For children, dangerous levels of pollution can increase the risk of asthma, impact lung growth and function as well as potentially causing issues with brain growth and development.

With air pollution being such a widespread concern in the UK, affecting children, the most vulnerable and anyone in traffic areas, many charities have launched campaigns to improve air quality as a critical requirement for human health.

How Sustainable Braking Technology Can Help Reduce Brake Wear Particulate Matter

One of the ways Ogab is working to reduce the harmful emissions from transport is through our patented Sustainable Braking system. Harnessing energy that would otherwise be lost, our braking system helps to improve brake performance and increase braking safety while also minimising brake wear and capturing harmful particulate matter.

Ogab’s Sustainable Braking technology can store harmful brake dust in a selected capturing unit. It will store the particulate matter until it can be disposed of safely at designated recycling centres or vehicle workshops. This could significant reduce particulate matter emissions from the braking systems, which can be vital in high traffic areas where braking is commonplace.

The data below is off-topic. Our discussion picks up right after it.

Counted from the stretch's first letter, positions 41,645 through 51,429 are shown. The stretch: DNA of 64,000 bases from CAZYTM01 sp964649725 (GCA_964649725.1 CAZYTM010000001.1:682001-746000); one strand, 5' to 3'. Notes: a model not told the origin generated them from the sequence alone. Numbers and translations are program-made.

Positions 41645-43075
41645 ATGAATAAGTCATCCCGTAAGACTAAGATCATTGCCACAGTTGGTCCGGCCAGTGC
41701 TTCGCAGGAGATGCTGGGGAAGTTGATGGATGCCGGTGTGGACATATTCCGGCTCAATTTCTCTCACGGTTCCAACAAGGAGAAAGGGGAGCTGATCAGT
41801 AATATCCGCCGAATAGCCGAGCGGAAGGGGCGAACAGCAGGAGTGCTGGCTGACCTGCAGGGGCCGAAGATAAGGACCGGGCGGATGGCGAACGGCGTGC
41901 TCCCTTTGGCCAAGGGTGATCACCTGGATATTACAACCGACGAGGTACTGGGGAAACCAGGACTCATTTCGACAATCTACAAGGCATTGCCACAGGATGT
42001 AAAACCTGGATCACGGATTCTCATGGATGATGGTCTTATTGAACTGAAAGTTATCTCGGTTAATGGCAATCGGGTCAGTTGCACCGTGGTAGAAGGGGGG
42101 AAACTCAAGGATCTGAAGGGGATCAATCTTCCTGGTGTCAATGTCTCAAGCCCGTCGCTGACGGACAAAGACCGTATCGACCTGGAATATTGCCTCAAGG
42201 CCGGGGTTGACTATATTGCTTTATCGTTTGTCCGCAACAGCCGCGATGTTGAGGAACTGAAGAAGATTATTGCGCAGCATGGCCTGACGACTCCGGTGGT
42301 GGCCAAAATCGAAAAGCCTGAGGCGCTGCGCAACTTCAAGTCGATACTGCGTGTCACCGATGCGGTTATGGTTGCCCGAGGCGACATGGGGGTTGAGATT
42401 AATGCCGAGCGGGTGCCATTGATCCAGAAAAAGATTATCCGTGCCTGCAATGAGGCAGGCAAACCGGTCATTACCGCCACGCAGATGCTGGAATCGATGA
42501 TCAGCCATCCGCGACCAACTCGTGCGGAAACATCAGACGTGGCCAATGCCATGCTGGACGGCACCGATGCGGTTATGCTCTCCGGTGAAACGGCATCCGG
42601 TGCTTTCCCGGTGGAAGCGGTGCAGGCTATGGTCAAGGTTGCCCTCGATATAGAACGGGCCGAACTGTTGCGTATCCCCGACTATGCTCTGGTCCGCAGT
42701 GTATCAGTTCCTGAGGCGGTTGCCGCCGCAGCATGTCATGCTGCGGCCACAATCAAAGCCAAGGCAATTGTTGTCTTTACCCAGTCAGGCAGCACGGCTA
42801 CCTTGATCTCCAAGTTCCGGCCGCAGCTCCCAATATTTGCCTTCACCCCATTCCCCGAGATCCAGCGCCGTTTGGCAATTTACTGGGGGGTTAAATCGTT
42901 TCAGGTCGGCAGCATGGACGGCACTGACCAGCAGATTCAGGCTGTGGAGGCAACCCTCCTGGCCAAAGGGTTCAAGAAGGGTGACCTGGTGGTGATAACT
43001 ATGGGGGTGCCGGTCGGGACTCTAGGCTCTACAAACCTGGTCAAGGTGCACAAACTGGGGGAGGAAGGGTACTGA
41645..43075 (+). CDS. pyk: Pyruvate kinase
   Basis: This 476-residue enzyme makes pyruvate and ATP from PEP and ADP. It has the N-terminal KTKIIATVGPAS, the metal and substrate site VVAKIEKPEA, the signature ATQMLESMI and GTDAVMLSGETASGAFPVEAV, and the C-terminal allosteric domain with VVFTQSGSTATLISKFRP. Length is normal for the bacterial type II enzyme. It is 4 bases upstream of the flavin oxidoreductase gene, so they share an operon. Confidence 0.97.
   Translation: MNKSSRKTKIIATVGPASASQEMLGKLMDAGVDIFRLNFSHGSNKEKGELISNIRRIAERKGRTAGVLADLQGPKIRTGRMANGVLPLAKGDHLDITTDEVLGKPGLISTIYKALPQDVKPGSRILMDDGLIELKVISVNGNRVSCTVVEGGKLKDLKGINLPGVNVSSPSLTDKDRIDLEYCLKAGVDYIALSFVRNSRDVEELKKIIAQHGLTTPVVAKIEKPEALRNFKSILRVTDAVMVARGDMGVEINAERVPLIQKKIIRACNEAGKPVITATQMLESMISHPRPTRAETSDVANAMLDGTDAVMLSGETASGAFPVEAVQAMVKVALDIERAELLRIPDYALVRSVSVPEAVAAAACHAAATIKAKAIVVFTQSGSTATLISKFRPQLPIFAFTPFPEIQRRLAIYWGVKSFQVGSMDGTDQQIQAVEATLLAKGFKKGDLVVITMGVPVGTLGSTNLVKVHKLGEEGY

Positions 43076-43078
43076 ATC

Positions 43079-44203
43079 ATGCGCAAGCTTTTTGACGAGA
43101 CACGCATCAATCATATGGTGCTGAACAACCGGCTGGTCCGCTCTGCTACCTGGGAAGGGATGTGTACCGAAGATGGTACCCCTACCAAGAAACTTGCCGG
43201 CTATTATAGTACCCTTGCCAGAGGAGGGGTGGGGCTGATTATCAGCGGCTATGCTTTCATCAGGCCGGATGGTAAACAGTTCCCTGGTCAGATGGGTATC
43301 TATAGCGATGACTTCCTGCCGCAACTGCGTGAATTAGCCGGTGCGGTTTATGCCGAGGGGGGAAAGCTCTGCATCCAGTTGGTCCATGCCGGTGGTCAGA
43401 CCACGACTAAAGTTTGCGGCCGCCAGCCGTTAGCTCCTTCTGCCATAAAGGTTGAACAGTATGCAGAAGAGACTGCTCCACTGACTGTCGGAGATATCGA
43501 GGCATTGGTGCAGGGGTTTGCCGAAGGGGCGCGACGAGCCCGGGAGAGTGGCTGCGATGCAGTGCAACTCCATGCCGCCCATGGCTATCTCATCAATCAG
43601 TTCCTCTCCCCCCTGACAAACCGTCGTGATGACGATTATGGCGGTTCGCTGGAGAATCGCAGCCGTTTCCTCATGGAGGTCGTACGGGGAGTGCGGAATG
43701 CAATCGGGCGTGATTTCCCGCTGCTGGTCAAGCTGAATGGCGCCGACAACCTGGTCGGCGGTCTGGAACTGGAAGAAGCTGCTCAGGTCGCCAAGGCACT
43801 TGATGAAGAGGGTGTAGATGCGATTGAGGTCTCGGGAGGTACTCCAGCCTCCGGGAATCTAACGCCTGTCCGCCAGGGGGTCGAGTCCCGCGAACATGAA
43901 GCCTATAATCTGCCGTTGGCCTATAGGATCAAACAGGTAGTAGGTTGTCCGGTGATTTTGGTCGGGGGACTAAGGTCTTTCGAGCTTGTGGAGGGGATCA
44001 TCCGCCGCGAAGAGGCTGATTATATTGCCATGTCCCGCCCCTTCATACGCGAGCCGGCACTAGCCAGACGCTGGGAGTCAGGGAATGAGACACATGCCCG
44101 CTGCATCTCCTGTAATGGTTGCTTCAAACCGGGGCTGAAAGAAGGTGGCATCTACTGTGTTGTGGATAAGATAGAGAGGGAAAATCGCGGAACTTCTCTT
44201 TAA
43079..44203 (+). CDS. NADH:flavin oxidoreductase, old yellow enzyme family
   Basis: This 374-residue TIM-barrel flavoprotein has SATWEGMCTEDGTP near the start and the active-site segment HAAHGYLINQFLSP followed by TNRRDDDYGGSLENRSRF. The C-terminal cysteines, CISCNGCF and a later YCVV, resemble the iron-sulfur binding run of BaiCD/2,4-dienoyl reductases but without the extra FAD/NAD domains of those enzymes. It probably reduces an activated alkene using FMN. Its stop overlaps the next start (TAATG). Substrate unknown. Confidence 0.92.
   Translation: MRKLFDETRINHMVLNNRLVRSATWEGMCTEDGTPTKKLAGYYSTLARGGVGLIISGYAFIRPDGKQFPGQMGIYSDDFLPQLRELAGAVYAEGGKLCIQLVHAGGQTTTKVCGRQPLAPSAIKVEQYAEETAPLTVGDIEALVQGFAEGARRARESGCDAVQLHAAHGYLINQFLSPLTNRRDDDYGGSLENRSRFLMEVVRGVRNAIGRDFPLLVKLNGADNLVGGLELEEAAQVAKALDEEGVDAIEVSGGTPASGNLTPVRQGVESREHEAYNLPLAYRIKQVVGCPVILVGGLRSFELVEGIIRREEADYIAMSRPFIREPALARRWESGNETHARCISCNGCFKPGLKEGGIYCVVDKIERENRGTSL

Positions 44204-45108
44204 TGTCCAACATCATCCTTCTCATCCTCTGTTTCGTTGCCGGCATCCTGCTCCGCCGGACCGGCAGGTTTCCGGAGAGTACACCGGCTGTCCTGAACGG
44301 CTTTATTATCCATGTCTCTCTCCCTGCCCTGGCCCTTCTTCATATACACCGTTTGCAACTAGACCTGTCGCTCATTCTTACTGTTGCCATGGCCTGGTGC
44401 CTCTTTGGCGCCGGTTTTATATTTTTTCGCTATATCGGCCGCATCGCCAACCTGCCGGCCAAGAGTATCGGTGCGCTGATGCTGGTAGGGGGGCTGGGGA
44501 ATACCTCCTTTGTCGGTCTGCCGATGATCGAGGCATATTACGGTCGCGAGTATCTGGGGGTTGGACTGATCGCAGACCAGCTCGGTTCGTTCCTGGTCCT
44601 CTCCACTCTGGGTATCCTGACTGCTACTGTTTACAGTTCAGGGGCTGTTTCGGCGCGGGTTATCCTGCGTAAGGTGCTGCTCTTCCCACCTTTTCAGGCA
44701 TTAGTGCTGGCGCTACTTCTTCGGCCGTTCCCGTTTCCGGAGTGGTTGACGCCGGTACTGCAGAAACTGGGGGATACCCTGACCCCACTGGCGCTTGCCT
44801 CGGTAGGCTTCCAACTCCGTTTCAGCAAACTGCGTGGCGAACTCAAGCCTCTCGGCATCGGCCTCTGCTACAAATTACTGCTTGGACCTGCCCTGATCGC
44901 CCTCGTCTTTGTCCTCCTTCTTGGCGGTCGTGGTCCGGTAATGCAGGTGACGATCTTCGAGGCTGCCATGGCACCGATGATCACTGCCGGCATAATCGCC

To find out more about how Ogab can help passenger vehicles to reduce their emissions with brake wear capturing technology, click here.

Taking Sustainable Braking Technology Further

With human health being a priority for improving air quality, it is not just passenger vehicles that can benefit from particulate matter capture. Motorsports can cause significant air pollution during a race weekend. This could impact the health of motorsport teams, motorsport fans and businesses at the event, as well as nearby residents at the circuit.

Many motorsports have committed to increasing the sustainability of their sports. For example, Formula One is pledging to be carbon neutral by 2030.  Deploying Sustainable Braking on motorsport vehicles can be an effective way to not only increase vehicle performance and safety but reduce emissions too.

Ogab’s Sustainable Braking system can be deployed on all manner of vehicles, including in F1 and other motorsport vehicles. With multiple benefits from reducing the risk of critical mechanical failures to capture particulate matter, Sustainable Braking can be a fantastic way for motorsport teams to lessen their environmental impact while achieving performance gains too. To find out more about Ogab’s Sustainable Braking in Motorsport, click here.

Improving Air Quality With Social, Environmental And Economic Benefits

Research is already showing the benefits that improving air quality can bring. From protecting human health to economic productivity and even reducing the risk to the environment and infrastructure, it is now essential to focus on minimising air pollution, not only to protect the most vulnerable but to create a brighter future for all.

To find out more about the work Ogab is doing to minimise air pollution in the transport industry, get in touch with our team here.